Accepted 2nd June, 2014
Career goal setting plays a crucial role in one’s educational success. In Cambodia, while studying at primary and secondary education levels, a career goal setting does not appear to be very important for many students and parents. Some parents encourage their children to think of their career goals or ask them what they want to do in the future from a very young age, while some others never ask or care about this. Even though the career goals are more likely within the children’s own thought, some students change their mind after they learn more about the real world when they grow up. Some learners may need to be well-guided by some elders and schools to set up their career goals. This study attempts to find out whether there is a relationship between the career goals of university students and their achievement. The quantitative method was applied, and a questionnaire technique was used as a tool to collect data from one hundred and twenty respondents who were students of year two, year three and year four of the undergraduate programs at Pannasastra University of Cambodia. The research findings show that the students who came to the university with the occupational goals tended to perform better and achieved higher grades (M=3.41) than those who did not have the occupational goals (M=3.14). In year two, the students who had the occupational goals (M=3.70) keep leading those who did not have the occupational goals (M=2.82). The students who did not have the occupation goals when they were in year one achieved lower GPA compared to their own GPA of year two when they had thought of their own occupational goals. Having the occupational goals when entering the university absolutely motivates students to perform well and achieve better grades in the end. Therefore, children and students should be encouraged to set up their own career goals which would be a safe guard for ensuring their academic success.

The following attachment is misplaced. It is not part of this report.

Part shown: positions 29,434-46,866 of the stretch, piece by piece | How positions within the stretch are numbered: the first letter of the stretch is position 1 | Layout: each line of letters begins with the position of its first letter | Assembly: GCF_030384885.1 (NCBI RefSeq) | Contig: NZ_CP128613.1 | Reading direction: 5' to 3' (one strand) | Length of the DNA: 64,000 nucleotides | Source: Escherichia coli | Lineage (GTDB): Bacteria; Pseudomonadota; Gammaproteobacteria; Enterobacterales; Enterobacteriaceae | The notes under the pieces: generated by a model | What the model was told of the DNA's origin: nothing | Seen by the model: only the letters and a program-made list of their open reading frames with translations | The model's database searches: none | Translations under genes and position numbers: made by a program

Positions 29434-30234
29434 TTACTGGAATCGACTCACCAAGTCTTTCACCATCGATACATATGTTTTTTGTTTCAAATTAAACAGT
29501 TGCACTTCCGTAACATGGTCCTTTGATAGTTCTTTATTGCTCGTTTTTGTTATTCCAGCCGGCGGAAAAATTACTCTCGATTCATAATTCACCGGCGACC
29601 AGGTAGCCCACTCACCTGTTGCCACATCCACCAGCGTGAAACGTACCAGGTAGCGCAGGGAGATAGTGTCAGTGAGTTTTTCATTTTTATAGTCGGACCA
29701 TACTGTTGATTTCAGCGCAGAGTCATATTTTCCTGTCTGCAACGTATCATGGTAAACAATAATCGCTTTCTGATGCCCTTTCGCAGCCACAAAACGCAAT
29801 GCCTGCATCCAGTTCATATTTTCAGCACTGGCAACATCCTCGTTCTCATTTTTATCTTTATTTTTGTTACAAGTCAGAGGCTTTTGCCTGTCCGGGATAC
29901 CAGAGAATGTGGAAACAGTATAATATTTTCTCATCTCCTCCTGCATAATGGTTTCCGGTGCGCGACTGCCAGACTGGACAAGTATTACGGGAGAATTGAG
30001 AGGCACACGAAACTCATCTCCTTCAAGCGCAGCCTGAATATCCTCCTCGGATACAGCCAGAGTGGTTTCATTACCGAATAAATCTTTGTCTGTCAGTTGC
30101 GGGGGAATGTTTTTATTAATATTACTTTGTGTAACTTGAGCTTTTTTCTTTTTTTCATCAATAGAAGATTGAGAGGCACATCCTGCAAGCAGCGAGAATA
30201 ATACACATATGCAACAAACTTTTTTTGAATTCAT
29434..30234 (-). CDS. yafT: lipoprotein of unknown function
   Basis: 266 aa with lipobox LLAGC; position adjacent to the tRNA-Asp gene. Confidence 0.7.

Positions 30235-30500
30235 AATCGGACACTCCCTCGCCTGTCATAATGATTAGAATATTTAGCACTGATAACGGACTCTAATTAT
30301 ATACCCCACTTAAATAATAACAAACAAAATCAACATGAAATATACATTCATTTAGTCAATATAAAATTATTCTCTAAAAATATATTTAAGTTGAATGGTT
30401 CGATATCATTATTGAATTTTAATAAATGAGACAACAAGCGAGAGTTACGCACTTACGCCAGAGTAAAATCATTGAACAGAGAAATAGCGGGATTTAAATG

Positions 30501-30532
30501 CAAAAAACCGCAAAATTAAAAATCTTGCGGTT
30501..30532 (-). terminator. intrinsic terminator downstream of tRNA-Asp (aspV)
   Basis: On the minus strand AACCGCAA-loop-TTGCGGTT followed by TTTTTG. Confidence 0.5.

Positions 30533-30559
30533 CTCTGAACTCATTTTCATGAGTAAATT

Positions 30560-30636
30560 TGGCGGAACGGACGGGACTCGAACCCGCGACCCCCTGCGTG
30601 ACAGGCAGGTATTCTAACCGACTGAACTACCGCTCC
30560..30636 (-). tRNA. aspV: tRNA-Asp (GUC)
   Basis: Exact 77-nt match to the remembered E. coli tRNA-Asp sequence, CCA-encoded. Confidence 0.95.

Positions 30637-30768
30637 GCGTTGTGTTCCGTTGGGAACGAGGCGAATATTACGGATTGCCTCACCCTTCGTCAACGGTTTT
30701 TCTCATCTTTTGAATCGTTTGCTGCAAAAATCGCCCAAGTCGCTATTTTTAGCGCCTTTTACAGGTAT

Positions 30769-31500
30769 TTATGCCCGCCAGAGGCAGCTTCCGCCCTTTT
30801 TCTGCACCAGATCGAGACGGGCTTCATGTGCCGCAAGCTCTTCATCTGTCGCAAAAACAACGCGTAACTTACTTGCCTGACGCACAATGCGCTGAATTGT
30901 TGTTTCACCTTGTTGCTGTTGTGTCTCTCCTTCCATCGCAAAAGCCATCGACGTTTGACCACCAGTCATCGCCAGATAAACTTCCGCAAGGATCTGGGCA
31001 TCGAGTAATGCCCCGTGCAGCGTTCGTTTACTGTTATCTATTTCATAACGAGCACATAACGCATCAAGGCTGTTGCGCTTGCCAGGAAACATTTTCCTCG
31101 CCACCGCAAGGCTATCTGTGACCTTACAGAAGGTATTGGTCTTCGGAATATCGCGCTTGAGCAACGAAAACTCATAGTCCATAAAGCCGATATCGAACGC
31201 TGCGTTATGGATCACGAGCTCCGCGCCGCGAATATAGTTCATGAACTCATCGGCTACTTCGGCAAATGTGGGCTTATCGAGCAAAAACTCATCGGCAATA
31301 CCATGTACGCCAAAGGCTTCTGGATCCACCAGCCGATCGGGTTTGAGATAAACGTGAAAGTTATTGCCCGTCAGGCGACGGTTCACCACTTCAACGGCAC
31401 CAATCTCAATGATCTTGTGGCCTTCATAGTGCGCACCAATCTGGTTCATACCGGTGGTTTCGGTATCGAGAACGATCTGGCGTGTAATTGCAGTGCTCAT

Keywords: occupational goals, relationship, students’ grades